As Christmas approaches the force will, as always, increase its focus on drink driving. A couple of Christmases ago I stopped a driver on a Sunday morning on the M11, a routine stop for speeding. As I spoke with the female driver I noticed a smell of drink from within the car. I breath tested her and found her to be over the drink drive limit.
The driver’s reaction surprised me; “but I’m not a drink driver”, as I showed her the result on my machine. It transpired that she had been out the night before, but not left sufficient time for her body to recover from the effects of alcohol in the morning. A few hours later at the custody desk I read the charge of drink driving to her, and her only question was “does this make me a criminal?”
The reason I chose to write about this encounter was really to bring the problem of drink driving into perspective. It’s easy to think of yourself broadly as ‘not a drink driver’ and ‘not a criminal’, but our responsibilities as motorists extend far beyond us acting like the stereotypical drink driver or criminal. The driver didn’t consider being over the limit as it did not fit with her idea of what or who a drink driver is.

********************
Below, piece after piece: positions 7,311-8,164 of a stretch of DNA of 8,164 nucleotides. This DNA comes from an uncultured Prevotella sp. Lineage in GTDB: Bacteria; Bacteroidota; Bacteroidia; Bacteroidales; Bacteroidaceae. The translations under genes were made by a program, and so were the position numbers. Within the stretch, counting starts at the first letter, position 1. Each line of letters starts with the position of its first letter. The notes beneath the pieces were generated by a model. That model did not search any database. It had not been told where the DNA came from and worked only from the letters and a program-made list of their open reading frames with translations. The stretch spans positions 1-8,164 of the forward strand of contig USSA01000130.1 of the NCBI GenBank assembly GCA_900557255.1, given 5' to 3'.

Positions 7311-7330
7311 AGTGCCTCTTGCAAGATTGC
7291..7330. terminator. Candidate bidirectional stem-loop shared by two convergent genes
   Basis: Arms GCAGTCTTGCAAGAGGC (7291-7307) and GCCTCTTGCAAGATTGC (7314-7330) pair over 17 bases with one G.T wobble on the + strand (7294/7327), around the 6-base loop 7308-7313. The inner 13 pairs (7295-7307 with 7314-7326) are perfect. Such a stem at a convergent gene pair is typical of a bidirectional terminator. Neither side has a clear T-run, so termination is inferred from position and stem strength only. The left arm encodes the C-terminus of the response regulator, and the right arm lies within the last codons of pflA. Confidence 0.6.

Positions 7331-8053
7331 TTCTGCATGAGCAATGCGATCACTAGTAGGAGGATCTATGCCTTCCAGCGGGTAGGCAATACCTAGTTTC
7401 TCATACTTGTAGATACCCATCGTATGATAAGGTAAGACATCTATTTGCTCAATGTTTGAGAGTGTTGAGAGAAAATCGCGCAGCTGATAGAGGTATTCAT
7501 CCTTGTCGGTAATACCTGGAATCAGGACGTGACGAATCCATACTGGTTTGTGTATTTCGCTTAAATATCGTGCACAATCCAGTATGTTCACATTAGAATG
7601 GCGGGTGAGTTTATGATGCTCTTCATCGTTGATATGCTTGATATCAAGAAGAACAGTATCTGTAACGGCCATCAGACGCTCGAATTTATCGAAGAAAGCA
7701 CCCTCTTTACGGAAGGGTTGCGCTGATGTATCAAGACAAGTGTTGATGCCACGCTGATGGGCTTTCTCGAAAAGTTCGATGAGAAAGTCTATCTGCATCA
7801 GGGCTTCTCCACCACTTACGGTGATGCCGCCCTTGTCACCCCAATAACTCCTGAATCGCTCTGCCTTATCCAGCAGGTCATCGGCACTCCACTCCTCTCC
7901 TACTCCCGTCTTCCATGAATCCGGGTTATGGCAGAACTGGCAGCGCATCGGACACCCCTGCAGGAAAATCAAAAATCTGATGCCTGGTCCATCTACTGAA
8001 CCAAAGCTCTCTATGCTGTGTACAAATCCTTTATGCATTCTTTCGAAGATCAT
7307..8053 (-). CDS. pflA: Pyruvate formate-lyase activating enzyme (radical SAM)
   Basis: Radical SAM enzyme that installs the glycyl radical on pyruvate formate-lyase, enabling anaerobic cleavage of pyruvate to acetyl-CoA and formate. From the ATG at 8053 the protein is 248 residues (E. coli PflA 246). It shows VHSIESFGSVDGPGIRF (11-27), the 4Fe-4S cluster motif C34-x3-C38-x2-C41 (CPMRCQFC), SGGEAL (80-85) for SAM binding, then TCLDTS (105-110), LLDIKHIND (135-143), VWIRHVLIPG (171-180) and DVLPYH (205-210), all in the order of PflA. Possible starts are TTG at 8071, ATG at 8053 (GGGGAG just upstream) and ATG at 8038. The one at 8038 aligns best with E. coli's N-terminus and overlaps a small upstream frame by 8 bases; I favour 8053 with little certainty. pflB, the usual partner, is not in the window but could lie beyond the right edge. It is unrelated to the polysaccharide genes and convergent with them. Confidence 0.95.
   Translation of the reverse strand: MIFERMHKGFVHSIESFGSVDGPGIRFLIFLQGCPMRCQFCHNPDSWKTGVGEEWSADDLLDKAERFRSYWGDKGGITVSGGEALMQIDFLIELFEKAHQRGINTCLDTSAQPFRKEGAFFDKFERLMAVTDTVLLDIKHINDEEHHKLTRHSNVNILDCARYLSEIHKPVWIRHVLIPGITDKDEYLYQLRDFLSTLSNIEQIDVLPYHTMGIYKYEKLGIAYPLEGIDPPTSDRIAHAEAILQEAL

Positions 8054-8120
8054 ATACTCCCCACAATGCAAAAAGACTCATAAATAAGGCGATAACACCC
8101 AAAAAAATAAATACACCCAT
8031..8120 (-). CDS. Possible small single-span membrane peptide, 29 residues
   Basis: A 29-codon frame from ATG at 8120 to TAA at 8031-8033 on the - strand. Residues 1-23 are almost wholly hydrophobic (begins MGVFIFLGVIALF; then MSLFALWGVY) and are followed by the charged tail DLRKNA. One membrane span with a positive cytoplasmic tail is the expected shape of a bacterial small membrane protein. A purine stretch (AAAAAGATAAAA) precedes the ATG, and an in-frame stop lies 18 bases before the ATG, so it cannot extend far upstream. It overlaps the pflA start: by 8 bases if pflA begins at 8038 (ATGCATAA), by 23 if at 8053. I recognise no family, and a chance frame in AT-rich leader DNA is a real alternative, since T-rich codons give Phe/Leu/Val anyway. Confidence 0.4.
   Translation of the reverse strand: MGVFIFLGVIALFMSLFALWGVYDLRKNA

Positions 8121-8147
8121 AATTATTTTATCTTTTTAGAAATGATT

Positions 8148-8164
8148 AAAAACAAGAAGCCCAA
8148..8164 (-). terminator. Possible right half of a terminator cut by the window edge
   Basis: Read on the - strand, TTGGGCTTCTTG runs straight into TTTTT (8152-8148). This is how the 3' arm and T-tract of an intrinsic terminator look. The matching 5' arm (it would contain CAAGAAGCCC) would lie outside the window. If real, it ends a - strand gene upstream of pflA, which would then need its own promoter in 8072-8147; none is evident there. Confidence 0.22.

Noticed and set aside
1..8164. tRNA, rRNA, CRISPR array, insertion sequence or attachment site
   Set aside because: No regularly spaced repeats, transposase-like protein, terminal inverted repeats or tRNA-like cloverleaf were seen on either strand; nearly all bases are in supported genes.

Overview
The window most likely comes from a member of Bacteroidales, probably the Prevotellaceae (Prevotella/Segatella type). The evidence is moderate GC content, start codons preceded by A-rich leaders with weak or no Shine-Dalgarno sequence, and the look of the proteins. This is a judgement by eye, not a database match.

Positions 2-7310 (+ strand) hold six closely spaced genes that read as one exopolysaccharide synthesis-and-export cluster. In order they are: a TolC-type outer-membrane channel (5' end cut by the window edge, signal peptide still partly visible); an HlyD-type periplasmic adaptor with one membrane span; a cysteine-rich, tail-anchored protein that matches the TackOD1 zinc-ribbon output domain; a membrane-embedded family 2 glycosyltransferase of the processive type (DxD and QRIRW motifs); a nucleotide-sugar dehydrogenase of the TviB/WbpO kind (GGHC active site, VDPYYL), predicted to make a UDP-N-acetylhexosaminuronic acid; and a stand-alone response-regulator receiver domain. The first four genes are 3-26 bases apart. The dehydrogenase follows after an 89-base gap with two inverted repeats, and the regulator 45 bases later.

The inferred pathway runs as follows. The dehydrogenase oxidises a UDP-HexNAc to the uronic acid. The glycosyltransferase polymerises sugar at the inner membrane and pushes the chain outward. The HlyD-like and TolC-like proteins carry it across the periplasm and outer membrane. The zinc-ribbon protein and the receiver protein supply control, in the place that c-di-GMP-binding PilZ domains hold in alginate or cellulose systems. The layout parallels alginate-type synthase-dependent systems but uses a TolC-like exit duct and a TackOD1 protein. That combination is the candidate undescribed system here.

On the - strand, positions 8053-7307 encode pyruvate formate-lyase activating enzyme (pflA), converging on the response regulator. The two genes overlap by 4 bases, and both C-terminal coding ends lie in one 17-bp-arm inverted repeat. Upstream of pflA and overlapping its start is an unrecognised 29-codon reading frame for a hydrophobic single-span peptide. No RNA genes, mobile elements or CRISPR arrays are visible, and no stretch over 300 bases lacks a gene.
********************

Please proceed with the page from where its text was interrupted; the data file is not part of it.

The driver lost her licence and suffered a 12-month driving ban. She also had to pay a total of £580 to the court (£450 fine, £45 victim surcharge and £85 costs). She also had to pay a further £120 for recovery as her car was removed from the M11. Lastly, she was made to attend a speed awareness course in regards to her speeding offence.
The message here is to beware of the morning after a night on the drink – it takes a surprisingly long amount of time for alcohol to fully leave your system, so if you know you have to drive the next morning, take it steady and make sure you leave plenty of time between your last drink that night and your first drive the next day.
Inspector Paul Rogerson